How property taxes keep Florida students in impoverished school districts

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PHOTO VIA EDBUILD
  • Photo via EdBuild

Orange County parents: Ever wondered why, oh why, neighboring schools in Seminole County are so much better? The map above shows exactly how the public school system's dependence on property taxes affects your child's school quality and encourages the divide between rich and poor communities. 

Created by EdBuild, the interactive map displays student poverty levels using U.S. Census data on more than 13,000 school districts in the nation. EdBuild founder Rebecca Sibilia told the Washington Post that "gerrymandering is as much a problem for kids in public schools as it is for voters...boundaries are drawn to contain poor families rather than to favor a certain political party."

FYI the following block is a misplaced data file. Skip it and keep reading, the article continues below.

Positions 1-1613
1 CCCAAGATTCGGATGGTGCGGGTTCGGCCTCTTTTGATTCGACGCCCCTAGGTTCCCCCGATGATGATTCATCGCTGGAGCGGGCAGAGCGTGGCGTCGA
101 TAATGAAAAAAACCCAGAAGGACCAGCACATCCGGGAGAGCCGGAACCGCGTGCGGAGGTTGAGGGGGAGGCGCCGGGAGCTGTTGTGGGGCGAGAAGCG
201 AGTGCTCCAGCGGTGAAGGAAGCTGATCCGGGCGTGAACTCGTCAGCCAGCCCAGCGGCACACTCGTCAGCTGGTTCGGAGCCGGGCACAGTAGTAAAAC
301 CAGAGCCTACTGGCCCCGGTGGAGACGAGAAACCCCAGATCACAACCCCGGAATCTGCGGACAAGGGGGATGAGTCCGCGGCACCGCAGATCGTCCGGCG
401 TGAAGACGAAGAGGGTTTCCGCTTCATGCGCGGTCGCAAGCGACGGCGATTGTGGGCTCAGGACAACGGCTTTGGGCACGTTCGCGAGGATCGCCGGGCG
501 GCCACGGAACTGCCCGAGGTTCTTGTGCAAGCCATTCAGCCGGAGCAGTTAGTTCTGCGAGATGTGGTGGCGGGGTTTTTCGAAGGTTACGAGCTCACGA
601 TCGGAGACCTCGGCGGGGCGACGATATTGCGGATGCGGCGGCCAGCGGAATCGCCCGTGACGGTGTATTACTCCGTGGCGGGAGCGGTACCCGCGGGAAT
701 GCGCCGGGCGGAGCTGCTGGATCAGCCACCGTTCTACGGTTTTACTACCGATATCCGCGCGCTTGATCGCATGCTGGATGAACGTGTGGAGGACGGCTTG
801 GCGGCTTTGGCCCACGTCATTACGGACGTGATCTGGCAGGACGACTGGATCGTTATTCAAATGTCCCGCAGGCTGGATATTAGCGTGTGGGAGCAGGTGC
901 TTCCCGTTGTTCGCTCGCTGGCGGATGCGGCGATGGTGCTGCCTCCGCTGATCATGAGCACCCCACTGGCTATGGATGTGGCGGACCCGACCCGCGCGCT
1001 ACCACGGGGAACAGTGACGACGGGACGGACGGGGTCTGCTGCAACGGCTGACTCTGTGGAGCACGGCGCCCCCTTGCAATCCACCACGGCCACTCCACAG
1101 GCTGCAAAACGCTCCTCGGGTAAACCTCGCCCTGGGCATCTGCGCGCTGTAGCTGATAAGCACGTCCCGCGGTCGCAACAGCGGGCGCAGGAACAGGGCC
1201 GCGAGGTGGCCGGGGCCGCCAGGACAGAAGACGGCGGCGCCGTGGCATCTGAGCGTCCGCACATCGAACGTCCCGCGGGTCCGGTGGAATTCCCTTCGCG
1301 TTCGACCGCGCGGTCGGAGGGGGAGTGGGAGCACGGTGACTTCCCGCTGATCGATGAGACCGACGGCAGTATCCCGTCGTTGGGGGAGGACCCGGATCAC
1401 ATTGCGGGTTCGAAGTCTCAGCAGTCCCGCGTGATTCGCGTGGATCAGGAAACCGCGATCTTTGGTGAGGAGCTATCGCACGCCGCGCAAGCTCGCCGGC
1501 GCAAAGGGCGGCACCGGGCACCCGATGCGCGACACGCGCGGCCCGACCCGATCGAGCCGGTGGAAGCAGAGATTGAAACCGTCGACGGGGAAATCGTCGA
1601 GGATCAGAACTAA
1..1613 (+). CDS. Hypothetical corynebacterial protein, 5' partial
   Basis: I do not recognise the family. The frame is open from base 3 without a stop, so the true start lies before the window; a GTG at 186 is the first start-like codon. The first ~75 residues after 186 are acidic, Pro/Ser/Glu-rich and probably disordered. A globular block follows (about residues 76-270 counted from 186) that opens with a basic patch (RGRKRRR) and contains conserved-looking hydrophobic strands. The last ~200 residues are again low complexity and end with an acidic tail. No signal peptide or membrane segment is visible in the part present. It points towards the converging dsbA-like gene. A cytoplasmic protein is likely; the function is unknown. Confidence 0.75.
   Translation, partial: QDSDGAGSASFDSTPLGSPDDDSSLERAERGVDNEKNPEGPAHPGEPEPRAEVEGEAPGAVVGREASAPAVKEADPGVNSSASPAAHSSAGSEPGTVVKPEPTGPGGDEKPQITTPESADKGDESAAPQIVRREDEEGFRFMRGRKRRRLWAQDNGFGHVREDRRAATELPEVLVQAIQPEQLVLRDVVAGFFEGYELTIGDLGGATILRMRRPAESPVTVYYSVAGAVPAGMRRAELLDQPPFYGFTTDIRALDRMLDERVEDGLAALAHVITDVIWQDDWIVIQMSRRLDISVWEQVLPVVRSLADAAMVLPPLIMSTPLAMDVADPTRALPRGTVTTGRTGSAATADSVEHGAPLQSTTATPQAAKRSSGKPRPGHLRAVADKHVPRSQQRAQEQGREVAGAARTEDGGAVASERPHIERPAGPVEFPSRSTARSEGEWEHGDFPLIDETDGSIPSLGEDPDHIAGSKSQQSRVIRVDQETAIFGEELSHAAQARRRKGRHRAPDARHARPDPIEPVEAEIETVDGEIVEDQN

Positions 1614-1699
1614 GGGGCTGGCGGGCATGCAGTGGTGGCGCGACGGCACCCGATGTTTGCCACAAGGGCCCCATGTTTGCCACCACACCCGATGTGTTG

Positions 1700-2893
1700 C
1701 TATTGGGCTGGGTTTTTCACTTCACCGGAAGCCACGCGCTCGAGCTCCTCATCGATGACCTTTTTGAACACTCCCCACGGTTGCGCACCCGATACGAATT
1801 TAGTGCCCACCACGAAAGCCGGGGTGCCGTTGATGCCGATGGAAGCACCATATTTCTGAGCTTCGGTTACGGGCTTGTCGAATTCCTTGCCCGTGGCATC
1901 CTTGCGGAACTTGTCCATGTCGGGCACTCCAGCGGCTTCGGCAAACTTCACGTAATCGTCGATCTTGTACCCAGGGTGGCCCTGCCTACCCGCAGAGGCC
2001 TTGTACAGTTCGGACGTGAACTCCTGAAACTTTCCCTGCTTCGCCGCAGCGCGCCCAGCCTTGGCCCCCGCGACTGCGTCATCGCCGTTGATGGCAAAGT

PHOTO VIA EDBUILD
  • Photo via EdBuild

The Orange County School District has a 24.5 percent poverty rate, while directly above it, the Seminole County School District has a poverty rate of 15.8 percent. Looking at the state map, it does in fact look like there's been some gerrymandering hands near Seminole, which stands out like a beacon among the poorer districts surrounding it. In the Osceola County School District, poverty levels are at 31.8 percent. 

The poorest school districts in Florida include the Putnam, DeSoto and Gadsen County School District, with over 40 percent of their students in poverty. 



"This system ties school budgets to the value of local property wealth and incentivizes boundaries between upper- and lower-income communities," EdBuild's website says. "Intentional or not, these invisible walls often concentrate education dollars within affluent school districts, and ensure that low-income students are kept on the outside."


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